I'll try to come up with a specific example (next week)
Nigel

nigelbrown
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Post by nigelbrown »

Looking at freasmeat.net I found the GPL'ed ipdf.exe that is a binary for converting plain text to simple pdf. See http://hoopajoo.net/ipdf_win32.html for the precompiled binary and look at http://hoopajoo.net/project_list.html IPDF section for source to compile on linux.
Trying
C:\newlisp>ipdf -m 'A4-p' -o readme2.pdf readme.txt
gives a reasonable, simple, pdf of the newlisp readme.

In newlisp, after putting the required plain text into temp001.txt (say) running:
> (exec {ipdf -m "a4-p" -o temp001.pdf temp001.txt})
()
>
creates the temp001.pdf.
Nigel

nigelbrown
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Post by nigelbrown »

below is a context that outputs a pdf directly - it could be used to add extra funionality - create pdf from text file, callable functions that output pdf etc.
I don't have anywhere to put it up on a site. It's just a straight translation from the c - more or less.

; from txt2pdf.c that had header below
; from http://www.planetpdf.com/mainpage.asp?WebPageID=156
; titled "How to convert text to PDF"
;/*
; Copyright 1998
; P. G. Womack, Diss, Norfolk, UK.
; "BugBear"
; Do what you like, but don't claim you wrote it.
;*/
; converted by Nigel
; usage:
; access using (TXT2PDF:txt2psf function_to_provide_text filenamestring)
; file will be opened named from filenamestring (put your own .pdf extension on)
; then function_to_provide_text will be repeatedly called - each call should produce
; either
; a string that will be treated as text with a newline implicitly at the end
; or character \012 that will be treated as formfeed - that is start a new page
; or nil that will signal end of data - pdf will then be finalised and closed, no more calls will be made
; returns true if successful (file created and closed) false if file open fails.
; eg (TXT2PDF:txt2pdf (lambda() (pop '("line1" "line2" "\012" "line1 on newpage" "2nd line"))) "demo.pdf")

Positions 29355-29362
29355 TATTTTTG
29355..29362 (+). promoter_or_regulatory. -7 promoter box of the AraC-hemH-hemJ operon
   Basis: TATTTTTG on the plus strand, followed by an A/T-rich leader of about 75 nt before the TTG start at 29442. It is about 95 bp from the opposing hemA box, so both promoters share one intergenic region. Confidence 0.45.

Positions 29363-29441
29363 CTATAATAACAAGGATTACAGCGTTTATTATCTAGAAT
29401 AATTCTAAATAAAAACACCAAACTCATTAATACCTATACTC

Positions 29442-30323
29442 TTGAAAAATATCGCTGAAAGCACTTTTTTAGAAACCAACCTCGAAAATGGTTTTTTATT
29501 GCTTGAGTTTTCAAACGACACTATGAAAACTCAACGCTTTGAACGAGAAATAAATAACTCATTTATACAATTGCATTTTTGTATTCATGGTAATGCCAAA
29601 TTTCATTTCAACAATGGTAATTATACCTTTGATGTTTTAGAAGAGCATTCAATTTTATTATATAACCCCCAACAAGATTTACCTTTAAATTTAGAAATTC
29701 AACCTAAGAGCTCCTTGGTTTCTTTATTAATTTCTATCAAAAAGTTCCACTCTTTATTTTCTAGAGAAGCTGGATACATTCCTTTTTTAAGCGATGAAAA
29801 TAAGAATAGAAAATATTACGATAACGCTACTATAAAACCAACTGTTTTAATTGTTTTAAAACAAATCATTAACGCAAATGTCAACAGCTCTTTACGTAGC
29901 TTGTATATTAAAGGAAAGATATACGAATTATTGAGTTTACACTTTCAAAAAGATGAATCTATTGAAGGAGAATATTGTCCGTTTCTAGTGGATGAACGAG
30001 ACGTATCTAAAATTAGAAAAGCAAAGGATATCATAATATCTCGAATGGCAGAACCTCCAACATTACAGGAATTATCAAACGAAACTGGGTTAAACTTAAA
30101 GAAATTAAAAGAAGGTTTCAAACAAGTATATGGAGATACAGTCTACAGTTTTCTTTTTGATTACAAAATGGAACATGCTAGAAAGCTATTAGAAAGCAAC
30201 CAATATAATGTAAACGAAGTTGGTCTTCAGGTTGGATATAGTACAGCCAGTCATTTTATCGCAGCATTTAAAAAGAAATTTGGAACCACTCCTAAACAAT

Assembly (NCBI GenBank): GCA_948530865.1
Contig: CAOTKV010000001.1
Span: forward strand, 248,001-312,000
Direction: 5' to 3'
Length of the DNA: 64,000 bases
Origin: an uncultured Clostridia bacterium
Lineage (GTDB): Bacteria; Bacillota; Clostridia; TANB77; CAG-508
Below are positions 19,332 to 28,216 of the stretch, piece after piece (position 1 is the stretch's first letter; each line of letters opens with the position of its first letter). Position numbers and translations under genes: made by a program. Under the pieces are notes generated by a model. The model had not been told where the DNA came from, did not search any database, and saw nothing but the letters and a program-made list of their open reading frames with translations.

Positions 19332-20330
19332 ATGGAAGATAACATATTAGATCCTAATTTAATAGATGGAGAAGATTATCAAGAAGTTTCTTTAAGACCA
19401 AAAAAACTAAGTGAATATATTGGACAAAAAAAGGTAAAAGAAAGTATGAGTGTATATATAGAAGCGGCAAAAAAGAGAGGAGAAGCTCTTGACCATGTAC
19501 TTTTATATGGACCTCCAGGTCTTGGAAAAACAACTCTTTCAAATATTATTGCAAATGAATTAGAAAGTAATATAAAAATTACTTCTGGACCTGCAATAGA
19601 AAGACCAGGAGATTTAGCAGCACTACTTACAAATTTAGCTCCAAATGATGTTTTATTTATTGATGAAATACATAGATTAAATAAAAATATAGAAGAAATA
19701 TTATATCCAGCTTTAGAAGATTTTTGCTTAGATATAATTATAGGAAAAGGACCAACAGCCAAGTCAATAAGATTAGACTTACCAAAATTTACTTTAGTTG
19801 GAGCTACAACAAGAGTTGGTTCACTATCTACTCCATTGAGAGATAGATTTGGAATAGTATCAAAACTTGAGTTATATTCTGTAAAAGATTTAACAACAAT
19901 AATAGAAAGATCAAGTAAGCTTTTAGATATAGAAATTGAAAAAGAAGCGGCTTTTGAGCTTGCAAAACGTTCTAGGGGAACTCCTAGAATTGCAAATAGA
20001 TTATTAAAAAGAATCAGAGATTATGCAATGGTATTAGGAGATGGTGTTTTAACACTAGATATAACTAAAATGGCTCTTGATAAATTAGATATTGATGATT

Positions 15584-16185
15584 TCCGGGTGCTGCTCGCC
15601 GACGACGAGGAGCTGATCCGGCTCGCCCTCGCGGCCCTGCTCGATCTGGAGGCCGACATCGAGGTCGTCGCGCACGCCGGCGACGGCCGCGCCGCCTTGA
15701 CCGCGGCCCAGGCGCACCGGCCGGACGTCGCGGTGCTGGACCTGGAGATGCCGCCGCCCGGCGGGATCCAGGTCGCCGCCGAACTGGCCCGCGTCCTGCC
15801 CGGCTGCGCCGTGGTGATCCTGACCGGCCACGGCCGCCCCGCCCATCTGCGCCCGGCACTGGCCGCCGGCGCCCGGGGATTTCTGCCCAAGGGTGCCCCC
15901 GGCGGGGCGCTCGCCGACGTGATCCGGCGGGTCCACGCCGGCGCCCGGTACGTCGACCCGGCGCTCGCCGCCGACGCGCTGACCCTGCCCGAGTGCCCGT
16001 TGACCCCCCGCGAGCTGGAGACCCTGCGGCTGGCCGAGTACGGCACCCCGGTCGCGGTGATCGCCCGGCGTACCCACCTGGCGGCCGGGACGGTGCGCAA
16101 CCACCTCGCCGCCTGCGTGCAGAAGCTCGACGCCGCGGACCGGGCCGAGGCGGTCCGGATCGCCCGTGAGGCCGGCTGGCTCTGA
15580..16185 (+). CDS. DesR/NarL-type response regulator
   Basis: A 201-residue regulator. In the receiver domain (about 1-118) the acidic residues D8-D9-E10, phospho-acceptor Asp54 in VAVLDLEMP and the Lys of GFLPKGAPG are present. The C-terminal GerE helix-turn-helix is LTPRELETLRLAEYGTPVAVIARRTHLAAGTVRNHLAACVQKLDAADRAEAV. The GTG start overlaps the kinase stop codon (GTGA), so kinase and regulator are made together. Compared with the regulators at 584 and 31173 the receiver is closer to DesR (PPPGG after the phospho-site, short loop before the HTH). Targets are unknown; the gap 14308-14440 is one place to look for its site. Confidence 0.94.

;

(context 'TXT2PDF)

(setq page_width 594.0 )
(setq page_depth 828.0 )
(setq margin 30.0 )
(setq font_size 10.0 )
(setq lead_size 10.0 )
(setq object_id 1 )

(setq num_pages 0)
(setq pages '())

(define (store_page id) (begin (push id pages -1) (inc 'num_pages)))

(setq num_xrefs 0)
(setq xrefs '()) ; holdsposition of xrefs as assoc list

(define (start_object id) (begin (push (list id (seek pdfout)) xrefs)
(write-buffer pdfout (format "%d 0 obj\n" id))))
(setq stream_id 0)
(setq stream_len_id 0)
(setq ypos 0.0)

(define (start_page) (begin (setq stream_id object_id)
(inc 'object_id)
(setq stream_len_id object_id)
(inc 'object_id)
(start_object stream_id)
(write-buffer pdfout (format "<< /Length %d 0 R >>\n" stream_len_id))
(write-buffer pdfout "stream\n")
(setq stream_start (seek pdfout))
(write-buffer pdfout (format "BT\n/F0 %g Tf\n" font_size))
(setq ypos (sub page_depth margin))
(write-buffer pdfout (format "%g %g Td\n" margin ypos))
(write-buffer pdfout (format "%g TL\n" lead_size))))

(define (end_page) (begin (setq page_id object_id)
(inc 'object_id)
(store_page page_id)
(write-buffer pdfout "ET\n")
(setq stream_len (- (seek pdfout) stream_start))
(write-buffer pdfout "endstream\nendobj\n")
(start_object stream_len_id)
(write-buffer pdfout (format "%d\nendobj\n" stream_len)) ; "%ld\nendobj\n" newlisp int is 32 bit
(start_object page_id)
(write-buffer pdfout (format "<</Type/Page/Parent %d 0 R/Contents %d 0 R>>\nendobj\n" page_tree_id stream_id))))

(define (do_text pdfgets)
(begin
(start_page)
(while (setq buffer (pdfgets))
(begin
(if (< ypos margin)
(begin
(end_page)
(start_page)))
(if (= (length buffer) 0)
(write-buffer pdfout "T*\n")
(if (= (first buffer) "\012"); formfeed code
(begin
(end_page)
(start_page))
(begin
(write-buffer pdfout "(")
(setq s -1)